But now, Andrés Alonso was presiding. And class was in session.
When I send you an e-mail, the schools' new chief executive told them on that summer day in 2007, I expect a reply within 20 minutes. Twenty-four hours a day. Seven days a week.
This wasn't a conversation, but more like a lecture, one in which students keep quiet for fear of being admonished for falling behind on their homework. This was the way it was going to be.
Before Alonso agreed to leave New York City, where he was deputy schools chancellor, he insisted that the Baltimore school board give him the power to run the system as he sees fit. He arrived with a mission to bring a culture of high achievement to a system where historically only about half the students have graduated.
To succeed in a job that had defeated so many others, Alonso knew he would have to create some discomfort among the people working for him. Making decisions in the best interests of children, as he pledged, would require adults to operate differently. In short order, he began cutting staff at the mammoth North Avenue headquarters to send more people and money to the schools.
"It takes extreme leaps to get a system like this to take small steps," Alonso said. "My work here has been all about extreme leaps."
He made clear to senior staff that, to keep their jobs, they would have to work harder and faster. He would tolerate no excuses, no passing the blame for failure. He didn't want to hear grumbling that he was asking them to take on too much responsibility, to do things no one demanded from them before.
He didn't really mean that they couldn't go to church or a movie without checking their BlackBerrys, but he didn't mind planting the thought.
"Part of his style is to take very extreme stances to move us just a little bit," said Laura Weeldreyer, who was the head of charter schools and later promoted to be Alonso's deputy chief of staff. "You want me to be available 24 hours a day? Really? No, 14 hours a day, but doesn't that sound reasonable?"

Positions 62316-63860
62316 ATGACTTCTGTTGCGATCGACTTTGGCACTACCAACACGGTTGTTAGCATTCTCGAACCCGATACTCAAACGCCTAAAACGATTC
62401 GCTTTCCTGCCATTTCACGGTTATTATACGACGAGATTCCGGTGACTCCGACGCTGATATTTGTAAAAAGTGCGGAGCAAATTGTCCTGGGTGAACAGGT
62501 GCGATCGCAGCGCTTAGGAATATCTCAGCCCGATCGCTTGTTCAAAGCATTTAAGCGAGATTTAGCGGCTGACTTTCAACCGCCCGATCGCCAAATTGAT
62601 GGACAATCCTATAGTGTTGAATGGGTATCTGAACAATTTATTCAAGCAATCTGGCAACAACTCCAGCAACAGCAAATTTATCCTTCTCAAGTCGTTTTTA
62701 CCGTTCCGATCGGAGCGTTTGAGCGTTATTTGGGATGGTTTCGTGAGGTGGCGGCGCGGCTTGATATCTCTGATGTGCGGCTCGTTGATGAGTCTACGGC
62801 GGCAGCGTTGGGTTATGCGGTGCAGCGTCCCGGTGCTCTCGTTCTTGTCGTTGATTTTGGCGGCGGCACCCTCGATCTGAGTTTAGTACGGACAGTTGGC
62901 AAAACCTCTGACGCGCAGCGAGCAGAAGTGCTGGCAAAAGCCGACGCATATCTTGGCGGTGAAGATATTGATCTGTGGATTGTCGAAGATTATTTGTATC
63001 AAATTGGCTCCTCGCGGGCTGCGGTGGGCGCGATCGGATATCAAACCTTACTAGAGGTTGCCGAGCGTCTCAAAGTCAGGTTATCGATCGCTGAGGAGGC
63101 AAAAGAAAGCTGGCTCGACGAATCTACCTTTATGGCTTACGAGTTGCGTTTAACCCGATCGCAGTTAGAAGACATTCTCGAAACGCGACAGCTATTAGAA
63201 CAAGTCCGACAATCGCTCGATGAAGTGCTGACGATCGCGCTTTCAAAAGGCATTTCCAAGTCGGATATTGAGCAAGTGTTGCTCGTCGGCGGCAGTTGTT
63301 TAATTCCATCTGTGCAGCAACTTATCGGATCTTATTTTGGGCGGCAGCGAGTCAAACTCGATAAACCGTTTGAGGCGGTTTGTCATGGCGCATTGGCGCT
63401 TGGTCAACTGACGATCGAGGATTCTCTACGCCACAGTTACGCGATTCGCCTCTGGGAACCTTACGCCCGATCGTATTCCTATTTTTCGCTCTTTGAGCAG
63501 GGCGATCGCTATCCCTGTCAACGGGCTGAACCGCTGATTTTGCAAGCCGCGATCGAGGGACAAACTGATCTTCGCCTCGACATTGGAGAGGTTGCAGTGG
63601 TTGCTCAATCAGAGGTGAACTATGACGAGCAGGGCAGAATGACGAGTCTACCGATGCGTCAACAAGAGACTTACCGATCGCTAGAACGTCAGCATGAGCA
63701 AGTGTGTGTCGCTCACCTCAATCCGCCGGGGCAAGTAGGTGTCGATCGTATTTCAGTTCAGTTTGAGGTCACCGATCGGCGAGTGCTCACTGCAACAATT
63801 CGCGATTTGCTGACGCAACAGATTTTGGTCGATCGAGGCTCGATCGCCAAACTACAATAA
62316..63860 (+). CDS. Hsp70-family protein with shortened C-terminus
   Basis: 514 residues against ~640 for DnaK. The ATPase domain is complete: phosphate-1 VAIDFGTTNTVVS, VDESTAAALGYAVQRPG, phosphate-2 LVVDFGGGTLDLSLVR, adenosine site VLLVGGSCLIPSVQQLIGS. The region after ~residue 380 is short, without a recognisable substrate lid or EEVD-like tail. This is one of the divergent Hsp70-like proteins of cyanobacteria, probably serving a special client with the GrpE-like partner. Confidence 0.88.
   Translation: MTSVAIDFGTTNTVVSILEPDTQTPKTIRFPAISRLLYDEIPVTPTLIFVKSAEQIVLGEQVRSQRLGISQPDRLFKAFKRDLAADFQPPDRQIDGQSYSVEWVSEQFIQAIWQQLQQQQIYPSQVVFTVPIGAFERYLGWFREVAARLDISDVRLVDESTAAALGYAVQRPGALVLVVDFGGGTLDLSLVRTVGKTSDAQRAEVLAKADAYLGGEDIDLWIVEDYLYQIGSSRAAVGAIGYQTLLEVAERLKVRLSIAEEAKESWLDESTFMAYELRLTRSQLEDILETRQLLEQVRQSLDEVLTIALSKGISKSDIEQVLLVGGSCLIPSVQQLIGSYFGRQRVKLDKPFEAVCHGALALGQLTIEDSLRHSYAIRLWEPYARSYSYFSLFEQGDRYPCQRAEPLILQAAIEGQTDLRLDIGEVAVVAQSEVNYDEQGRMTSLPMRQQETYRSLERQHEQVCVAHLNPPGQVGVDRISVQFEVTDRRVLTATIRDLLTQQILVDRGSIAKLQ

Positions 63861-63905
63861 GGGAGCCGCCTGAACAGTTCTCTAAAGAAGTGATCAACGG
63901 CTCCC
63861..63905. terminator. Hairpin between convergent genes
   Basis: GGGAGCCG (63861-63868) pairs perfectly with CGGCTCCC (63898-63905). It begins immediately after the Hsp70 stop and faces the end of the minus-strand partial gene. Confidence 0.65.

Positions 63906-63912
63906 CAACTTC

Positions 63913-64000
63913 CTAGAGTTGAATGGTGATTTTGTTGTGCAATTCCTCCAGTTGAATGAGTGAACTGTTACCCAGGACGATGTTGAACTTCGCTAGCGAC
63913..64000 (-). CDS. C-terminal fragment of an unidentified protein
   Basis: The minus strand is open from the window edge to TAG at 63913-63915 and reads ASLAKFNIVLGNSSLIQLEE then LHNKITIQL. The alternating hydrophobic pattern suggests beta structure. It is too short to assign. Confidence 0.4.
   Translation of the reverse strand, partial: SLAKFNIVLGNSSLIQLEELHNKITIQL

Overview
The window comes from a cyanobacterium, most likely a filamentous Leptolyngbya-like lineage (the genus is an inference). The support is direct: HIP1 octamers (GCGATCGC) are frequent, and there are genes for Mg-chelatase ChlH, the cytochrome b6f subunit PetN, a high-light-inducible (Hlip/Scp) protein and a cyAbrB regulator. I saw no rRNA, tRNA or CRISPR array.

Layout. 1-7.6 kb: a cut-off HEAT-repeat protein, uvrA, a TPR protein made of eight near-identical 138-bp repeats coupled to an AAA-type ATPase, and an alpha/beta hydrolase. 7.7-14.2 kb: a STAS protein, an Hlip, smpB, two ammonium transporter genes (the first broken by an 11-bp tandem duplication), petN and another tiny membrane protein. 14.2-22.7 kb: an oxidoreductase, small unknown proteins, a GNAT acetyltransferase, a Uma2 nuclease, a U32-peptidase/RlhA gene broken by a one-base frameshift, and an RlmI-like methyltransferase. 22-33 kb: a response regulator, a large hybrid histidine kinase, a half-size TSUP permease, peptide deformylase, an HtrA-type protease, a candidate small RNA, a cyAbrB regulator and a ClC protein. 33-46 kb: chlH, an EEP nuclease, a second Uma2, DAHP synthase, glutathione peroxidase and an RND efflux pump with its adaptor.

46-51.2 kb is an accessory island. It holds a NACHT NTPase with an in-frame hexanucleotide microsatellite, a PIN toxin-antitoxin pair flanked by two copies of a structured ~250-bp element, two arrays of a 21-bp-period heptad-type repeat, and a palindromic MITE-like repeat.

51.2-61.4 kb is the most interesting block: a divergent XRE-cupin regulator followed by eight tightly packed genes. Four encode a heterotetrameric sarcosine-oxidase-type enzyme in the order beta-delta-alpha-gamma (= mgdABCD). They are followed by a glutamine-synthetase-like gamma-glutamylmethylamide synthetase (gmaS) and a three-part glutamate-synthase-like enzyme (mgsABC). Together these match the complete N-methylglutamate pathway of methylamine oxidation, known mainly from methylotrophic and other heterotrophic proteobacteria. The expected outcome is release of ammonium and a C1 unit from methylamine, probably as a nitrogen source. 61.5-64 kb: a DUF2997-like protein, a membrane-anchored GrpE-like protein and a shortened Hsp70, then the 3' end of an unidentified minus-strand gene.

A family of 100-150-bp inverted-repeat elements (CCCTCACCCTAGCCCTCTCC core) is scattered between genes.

Weeldreyer thought it did. "Parents and kids don't think we're going too fast," she said. "None of them are like, 'Whoa, I'm really worried about those bureaucrats at central office. I really think they're working too hard.'"
Looking for answersNavigating the maze he inherited, Alonso found one thing after another that defied common sense. For example, why was the system spending more to eradicate lead from school drinking fountains than it would cost to bring in bottled water?
That was easy to fix. Other problems were more deeply entrenched.
Each year, thousands of students were suspended for talking back, truancy and other nonviolent offenses, essentially giving them a vacation without meaningful consequences. At the same time, schools weren't removing violent students for fear of receiving the embarrassing label of "persistently dangerous" from the state.
In the nine years before Alonso arrived in Baltimore, the system lost 25,000 students and gained more than 1,000 employees. So why was he hearing so many complaints about excessive class size? What was everyone doing?
At times, Alonso felt, the only way to get answers was to find them himself. "I just have to grab the bull by the horn sometimes," he said. "I can't afford for someone else to play matador."
He started showing up at schools, often unannounced, at all hours. His first summer, he'd start his days checking out the exteriors of school buildings before dawn. He often spent the evening attending a PTA meeting. Within a year, he made it to more than 150 of the system's 192 schools.
One day last spring, he dropped in unannounced at an elementary/middle school where teachers were quitting midyear.
He strolled into the office and signed the visitor log. A nervous assistant principal showed him to a room where, on a chalkboard, nine students' names were written along with "defiance," "disrespect," "insubordination" and "violation of school rules." The principal left a meeting with the parent of a child returning from suspension to join them.